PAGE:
Wool Doll

 
needle felted wool doll, face detail

This is the first antique style doll that I ever needle felted; this doll reminds me of my daughter Emili. My mother’s bisque dolls that I’ve saved are 70 some years old and they’re very fragile. Some of the antique bisque dolls that I have, have chipped faces and broken legs. This replica of my mother’s antique doll will never break (because she is 100% wool), but I will take special precautions when storing her. 

needle felted from wool, Emili doll

The stinky moth ball (made from Paradichlorobenzene) is now thought to contains cancer causing chemicals, which I definitely don’t want to use to store toys for my children. There are several natural herbs that are thought to repel moths: lavendar, rosemary, mint, thyme, ginseng, cloves and lemon. I’m going to make lavendar sachets and store them with my wool dolls and toys. The best way to protect your woolen sweaters, yarns and toys is to store them in a clean, air-tight plastic container. Today, as most of us are looking for more environmentally friendly ways to do things, wool is a great choice! Wool is a sustainable resource, it supports farmers around the world without hurting the animals!, it has very little environmental impact compared to other types of textiles, dust mites don’t like to live in wool, wool is very strong, wool is flame resistant, wool repels moisture and it has anti-bacterial properties. For more information about wool see: http://www.woolrevolution.com/index.html.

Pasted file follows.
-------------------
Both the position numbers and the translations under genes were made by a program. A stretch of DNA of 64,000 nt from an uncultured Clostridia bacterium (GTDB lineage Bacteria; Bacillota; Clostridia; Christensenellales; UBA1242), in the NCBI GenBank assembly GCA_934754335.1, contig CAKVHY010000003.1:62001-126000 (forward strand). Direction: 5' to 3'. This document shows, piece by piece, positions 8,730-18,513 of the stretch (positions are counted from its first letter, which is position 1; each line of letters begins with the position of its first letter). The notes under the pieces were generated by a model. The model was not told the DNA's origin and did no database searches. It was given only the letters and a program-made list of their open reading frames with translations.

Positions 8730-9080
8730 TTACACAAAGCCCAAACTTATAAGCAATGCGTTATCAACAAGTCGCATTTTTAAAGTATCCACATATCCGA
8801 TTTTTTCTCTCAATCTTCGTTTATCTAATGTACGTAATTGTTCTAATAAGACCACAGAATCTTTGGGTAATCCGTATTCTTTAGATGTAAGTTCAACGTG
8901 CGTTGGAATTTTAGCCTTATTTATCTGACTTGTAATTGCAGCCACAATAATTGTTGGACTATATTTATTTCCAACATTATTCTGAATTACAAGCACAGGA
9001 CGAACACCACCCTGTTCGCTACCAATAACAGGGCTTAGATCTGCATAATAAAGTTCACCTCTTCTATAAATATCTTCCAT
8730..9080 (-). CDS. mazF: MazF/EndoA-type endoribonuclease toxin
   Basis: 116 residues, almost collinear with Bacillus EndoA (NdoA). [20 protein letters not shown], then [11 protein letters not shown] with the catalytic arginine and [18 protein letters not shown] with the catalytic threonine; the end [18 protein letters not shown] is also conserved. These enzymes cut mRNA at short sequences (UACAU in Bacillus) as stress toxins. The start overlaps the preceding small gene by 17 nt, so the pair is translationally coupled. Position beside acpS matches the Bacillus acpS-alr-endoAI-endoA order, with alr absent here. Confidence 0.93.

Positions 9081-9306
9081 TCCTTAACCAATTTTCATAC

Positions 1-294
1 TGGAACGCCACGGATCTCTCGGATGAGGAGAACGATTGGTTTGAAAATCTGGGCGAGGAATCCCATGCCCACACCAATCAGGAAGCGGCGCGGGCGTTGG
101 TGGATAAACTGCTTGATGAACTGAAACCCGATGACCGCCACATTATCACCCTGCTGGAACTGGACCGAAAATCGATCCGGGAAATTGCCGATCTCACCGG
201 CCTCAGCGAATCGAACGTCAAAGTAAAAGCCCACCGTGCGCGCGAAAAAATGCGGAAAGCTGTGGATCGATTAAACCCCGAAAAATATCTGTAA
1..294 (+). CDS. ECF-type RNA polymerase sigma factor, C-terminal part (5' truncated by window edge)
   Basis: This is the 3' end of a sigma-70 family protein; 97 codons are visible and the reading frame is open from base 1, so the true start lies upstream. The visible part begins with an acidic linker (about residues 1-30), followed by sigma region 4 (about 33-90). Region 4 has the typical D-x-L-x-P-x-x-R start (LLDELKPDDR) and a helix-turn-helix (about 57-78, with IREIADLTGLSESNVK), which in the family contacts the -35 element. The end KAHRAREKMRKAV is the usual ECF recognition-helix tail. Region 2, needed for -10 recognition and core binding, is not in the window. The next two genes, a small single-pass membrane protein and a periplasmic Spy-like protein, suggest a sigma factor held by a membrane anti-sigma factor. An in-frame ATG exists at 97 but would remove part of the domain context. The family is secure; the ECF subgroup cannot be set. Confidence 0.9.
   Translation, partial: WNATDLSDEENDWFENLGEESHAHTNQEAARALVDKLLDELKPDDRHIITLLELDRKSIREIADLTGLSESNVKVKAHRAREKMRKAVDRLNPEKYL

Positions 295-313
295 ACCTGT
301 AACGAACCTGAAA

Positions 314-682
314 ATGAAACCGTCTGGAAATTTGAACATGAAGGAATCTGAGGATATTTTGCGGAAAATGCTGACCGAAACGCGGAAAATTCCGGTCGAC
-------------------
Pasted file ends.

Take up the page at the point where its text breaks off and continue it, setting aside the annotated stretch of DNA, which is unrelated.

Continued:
seated wool Emili doll

 I believe that in the last few years, because of so many chemical scares pertaining to children’s toys, natural fibers have become more appealing to parents who want to make sure that the toys they give their children are safe. For more information about chemical toy testing please see: http://www.emaxhealth.com/50/18749.html  The Waldorf education system has endorsed natural fibers for children’s toys since it’s inception. Natural fibers are believed to stimulate the sences and give a child something safe with which to play.

needle felted Emili has wool hair and a classic style wool dress

needle felted sheep, from raw undyed wool

Dolly

antique style needle felted doll

I always loved the photographs of little girls with giant bows on their head; I’ve always wondered how this style came to be! Who came up with such a disproportionate hair ornament for a little girl?

Needle felted doll with felt dress and shoes